Giants of the Past:

Ralph H. Potts

Ralph H. Potts (1900-1981)

Ralph H. Potts, the father of the oleochemical industry, was born July 31, 1900 in Reading Pennsylvania. In 1922, he graduated from Lehigh University with a degree in chemical engineering. After much searching he decided on a position with Armour Packing Company in Chicago. This decision was met with considerable dismay by his mother who believed Chicago to be inhabited by gangsters and Indians.

Potts felt the work in Chicago to be less than challenging and left after only six months. Apparently the only good thing to come of his employment at Armour was meeting his future wife, Nancy, who was employed as a chemist there. After spending only nine months at Sinclair, Potts decided to return to Armour near the end of 1923. His experience at Sinclair, where he was exposed to petroleum cracking and refining, proved invaluable upon his return to Armour Auxilliaries, one of the many non-food divisions of Armour. A major challenge was to convert meat packing wastes into value added products, including the conversion of tallow and greases to quality fatty acids for the manufacture of soap, greases and candles. This was accomplished by hydrolysing the triglycerides to glycerine and fatty acids followed by distillation. Since tallow and grease were selling for two cents a pound, any upgrading could be very profitable. From his experience at Sinclair, Potts realized that fatty acids could be fractionally distilled and certain fractions could be of more value. For example, low boiling fractions were inferior to high boiling ones in soap manufacture. After proving the point, he also reasoned that fractionation could upgrade lower grade feed stocks for soap manufacture.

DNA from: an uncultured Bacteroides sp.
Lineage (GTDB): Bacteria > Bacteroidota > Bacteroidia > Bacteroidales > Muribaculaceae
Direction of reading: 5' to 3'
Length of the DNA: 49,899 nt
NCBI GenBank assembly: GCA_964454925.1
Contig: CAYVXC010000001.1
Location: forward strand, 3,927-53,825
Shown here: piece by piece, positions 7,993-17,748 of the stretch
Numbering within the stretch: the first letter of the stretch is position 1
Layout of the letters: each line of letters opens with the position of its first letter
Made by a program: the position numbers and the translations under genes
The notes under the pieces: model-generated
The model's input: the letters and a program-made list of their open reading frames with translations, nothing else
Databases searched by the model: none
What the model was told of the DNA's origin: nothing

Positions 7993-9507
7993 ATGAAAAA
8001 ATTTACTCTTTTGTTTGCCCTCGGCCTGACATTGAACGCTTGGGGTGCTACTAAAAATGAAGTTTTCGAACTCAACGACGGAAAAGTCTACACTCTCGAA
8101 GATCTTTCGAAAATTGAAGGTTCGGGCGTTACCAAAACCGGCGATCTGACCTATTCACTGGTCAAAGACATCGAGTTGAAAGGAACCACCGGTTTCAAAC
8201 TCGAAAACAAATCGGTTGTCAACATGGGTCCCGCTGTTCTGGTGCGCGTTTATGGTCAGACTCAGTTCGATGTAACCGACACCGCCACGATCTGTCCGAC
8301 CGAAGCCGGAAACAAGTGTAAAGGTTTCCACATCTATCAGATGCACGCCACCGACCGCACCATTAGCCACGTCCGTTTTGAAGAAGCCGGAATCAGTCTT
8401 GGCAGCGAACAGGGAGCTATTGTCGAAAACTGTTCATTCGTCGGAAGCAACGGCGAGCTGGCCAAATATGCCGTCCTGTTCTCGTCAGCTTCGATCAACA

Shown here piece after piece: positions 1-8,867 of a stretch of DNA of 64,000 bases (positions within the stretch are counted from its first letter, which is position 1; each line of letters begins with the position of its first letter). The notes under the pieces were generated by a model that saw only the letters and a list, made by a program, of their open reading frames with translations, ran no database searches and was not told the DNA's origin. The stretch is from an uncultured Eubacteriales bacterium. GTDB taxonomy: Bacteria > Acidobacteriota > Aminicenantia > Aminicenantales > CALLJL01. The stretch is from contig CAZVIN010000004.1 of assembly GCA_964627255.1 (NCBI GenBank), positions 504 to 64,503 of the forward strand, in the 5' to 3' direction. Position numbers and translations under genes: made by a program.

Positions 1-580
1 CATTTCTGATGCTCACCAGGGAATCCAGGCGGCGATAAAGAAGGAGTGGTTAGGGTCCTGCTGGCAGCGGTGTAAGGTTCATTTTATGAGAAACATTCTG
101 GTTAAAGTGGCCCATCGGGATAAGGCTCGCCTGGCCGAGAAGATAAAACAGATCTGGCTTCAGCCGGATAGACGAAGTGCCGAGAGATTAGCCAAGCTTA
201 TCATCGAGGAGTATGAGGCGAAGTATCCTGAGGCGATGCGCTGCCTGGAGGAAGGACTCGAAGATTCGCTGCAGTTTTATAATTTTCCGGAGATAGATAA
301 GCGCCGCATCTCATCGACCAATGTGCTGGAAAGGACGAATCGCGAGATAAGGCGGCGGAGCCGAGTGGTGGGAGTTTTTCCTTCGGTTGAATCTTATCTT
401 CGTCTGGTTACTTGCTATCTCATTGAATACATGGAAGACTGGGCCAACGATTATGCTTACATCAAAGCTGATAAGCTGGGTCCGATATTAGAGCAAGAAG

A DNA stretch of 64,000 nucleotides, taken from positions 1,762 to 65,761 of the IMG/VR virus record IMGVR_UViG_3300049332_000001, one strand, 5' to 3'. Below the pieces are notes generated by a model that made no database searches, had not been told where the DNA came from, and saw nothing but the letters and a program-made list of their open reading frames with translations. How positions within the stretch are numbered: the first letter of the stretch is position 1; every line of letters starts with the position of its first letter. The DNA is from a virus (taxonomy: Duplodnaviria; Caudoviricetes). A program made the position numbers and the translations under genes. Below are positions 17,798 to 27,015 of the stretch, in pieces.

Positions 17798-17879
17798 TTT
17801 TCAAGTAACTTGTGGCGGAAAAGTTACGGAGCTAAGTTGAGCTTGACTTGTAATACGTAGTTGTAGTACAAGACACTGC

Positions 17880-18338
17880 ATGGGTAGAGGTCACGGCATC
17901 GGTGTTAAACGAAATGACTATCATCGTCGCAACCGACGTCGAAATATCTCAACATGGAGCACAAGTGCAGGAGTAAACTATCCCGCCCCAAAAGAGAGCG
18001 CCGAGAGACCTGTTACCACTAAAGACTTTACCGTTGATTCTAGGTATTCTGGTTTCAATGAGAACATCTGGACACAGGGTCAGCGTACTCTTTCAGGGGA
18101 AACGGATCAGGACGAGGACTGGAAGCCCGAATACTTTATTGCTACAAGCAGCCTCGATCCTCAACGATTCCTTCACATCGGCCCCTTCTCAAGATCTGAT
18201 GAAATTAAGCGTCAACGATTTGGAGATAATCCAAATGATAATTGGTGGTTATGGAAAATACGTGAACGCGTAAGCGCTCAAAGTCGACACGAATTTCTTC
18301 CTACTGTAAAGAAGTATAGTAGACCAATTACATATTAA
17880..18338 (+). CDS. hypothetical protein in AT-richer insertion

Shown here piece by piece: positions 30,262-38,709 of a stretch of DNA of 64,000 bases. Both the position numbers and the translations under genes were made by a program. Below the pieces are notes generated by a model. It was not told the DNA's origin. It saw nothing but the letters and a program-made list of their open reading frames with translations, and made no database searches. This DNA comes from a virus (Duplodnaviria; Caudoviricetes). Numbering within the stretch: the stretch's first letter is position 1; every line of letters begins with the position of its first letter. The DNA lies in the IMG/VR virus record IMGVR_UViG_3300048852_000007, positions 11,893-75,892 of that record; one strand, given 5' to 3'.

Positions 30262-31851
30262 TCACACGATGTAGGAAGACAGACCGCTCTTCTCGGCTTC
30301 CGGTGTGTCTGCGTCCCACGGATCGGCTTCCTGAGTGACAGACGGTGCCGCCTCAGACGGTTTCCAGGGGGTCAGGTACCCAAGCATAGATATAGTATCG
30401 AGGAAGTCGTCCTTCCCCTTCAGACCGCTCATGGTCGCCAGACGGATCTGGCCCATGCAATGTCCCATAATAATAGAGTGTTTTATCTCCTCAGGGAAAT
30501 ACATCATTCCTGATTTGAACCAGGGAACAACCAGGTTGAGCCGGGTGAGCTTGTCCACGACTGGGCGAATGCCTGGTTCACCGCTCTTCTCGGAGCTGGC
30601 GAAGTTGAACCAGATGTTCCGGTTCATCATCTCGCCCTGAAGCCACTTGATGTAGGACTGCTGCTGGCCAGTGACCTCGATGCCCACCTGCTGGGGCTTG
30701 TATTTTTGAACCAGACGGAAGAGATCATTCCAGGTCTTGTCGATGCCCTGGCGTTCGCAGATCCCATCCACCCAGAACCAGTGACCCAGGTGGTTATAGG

However, convincing upper management to build a fractionating unit proved difficult. The resourceful Potts found a way to get the job done. Disguised as parts for pump repairs, Potts submitted work orders to the machine shop for his fractionating still. Fashioned from a brass pipe filled with broken glass and heated by a natural gas burner, the unit did not last long but proved to be effective (circa 1925).

At the beginning of the great depression, Armour was faced with a difficult decision of whether to replace the old, simple cast iron stills or get out of the fatty acid business altogether. However, because they were making profits on distilled fatty acids, it was decided that capital expenditures on new equipment was justified. The use of laboratory data and the 1925 prototype allowed construction of new fractionating columns. The unit, completed in 1933, was beset with start up and corrosion problems. But, by 1935 was in full operation and producing high quality fatty acids. Although the new stills were working well, it became apparent that the supply of raw materials greatly exceeded the demand for the distilled acids.